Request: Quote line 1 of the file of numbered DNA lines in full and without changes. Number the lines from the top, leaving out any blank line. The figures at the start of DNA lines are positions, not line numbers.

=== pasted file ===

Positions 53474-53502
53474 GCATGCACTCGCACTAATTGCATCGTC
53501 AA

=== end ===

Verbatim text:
Positions 53474-53502